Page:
Radical inclusiveness

The next 10 pages will be in response to posts from a friend who went to the Burning Man Festival in the Nevada desert last year. She is writing about the 10 principles that inform their community. I said that I would respond with something on each of the same themes. The first one she wrote about was the term ‘radical inclusivity’.

Inclusivity is something I’ve been exploring for ages. How do you make others feel included? I feel it is a question for our times as with marriages lasting for shorter times it means families fragment and blend in different forms, often some members feel lonely, isolated and less part of something as a result. When I was working overseas in a development setting I was concerned with the power dynamics and how you could minimise difference between the so called expert and the people you were meant to be helping. In Nepal women were often excluded from discourse as they were seen as inferior, and a chattel rather than an independent being. Families often sent their sons to school but girls were not so fortunate. Literacy levels were starkly different and girls had far fewer opportunities. They were raised to work and take care of their families. There were differences too that arose from the caste system and you would find that lower caste people were not allowed to enter higher caste homes. As a westerner I was someone who was outside their cultural frame and I was given a kind of male honorary status. The research I did tried to give women a voice and allow their voices to be heard.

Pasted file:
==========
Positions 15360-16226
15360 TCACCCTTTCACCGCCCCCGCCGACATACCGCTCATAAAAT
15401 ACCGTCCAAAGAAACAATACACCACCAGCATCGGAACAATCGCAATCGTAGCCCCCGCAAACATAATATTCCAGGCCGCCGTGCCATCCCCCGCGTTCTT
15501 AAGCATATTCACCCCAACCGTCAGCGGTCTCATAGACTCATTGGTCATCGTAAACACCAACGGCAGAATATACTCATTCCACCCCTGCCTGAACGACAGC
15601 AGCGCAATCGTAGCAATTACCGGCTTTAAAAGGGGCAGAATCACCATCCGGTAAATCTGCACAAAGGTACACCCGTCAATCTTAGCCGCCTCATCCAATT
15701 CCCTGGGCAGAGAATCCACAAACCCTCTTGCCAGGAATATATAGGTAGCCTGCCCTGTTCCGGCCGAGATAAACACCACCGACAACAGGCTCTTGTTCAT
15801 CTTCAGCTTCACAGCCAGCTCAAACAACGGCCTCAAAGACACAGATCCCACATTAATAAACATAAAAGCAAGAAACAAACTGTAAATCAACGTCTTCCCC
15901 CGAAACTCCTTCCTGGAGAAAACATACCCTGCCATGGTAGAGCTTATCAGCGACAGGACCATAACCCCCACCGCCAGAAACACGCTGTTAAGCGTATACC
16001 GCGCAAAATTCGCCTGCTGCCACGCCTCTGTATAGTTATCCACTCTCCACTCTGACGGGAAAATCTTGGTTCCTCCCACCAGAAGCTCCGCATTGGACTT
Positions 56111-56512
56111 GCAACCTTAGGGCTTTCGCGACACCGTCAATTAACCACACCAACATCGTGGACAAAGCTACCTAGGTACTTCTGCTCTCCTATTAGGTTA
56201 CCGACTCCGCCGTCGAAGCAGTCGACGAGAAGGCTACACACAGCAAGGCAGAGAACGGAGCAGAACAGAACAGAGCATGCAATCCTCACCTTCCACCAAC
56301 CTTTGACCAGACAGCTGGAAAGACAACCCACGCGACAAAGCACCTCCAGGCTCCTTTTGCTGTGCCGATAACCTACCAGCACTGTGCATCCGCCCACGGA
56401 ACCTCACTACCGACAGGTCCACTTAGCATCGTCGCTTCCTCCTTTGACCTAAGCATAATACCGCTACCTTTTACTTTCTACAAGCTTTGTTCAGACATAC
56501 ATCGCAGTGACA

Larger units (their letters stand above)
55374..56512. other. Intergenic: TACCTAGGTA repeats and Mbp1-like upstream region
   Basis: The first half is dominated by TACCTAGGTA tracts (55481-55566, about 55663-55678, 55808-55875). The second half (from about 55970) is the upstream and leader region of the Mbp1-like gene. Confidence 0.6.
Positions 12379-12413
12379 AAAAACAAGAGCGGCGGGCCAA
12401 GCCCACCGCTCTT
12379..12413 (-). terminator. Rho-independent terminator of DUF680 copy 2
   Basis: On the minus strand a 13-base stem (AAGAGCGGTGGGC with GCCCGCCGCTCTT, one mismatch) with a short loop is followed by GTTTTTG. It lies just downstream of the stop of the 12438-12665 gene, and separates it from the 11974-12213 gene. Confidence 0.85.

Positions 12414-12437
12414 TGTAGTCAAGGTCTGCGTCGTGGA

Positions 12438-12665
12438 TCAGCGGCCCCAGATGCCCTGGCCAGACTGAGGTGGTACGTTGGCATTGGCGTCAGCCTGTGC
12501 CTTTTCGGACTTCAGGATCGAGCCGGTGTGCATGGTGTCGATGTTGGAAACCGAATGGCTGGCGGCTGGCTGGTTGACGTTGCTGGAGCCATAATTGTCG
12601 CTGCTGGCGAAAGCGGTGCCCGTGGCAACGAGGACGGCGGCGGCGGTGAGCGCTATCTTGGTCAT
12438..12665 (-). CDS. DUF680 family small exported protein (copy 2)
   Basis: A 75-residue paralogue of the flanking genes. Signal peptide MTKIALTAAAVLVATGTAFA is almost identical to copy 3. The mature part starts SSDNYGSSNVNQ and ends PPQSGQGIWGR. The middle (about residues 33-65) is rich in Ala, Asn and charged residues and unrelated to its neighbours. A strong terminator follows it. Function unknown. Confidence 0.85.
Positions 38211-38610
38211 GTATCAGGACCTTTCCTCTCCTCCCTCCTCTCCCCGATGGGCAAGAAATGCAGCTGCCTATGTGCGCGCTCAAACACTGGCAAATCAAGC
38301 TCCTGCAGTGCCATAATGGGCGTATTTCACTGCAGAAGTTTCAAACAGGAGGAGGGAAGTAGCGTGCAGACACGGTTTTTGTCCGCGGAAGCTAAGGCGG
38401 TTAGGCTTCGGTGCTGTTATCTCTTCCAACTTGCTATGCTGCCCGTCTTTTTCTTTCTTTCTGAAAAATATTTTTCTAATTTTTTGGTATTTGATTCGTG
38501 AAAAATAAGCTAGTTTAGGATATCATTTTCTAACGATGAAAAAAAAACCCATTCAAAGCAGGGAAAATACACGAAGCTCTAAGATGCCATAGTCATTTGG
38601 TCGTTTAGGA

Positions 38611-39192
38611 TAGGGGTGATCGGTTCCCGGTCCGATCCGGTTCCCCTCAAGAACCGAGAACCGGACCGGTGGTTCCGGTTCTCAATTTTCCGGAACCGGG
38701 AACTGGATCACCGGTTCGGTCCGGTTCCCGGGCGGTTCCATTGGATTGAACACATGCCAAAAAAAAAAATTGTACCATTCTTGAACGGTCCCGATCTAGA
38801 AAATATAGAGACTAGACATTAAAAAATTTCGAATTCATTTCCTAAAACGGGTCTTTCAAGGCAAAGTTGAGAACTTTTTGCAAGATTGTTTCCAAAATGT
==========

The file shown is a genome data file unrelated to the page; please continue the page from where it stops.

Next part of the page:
The use of visual methods allowed a greater participation and I learnt a lot from village women who were outside the political arena. I gradually saw them come into their power through the use of networks of relationships that were based on trust and saw them bring positive change in their communities and begin to speak out more.

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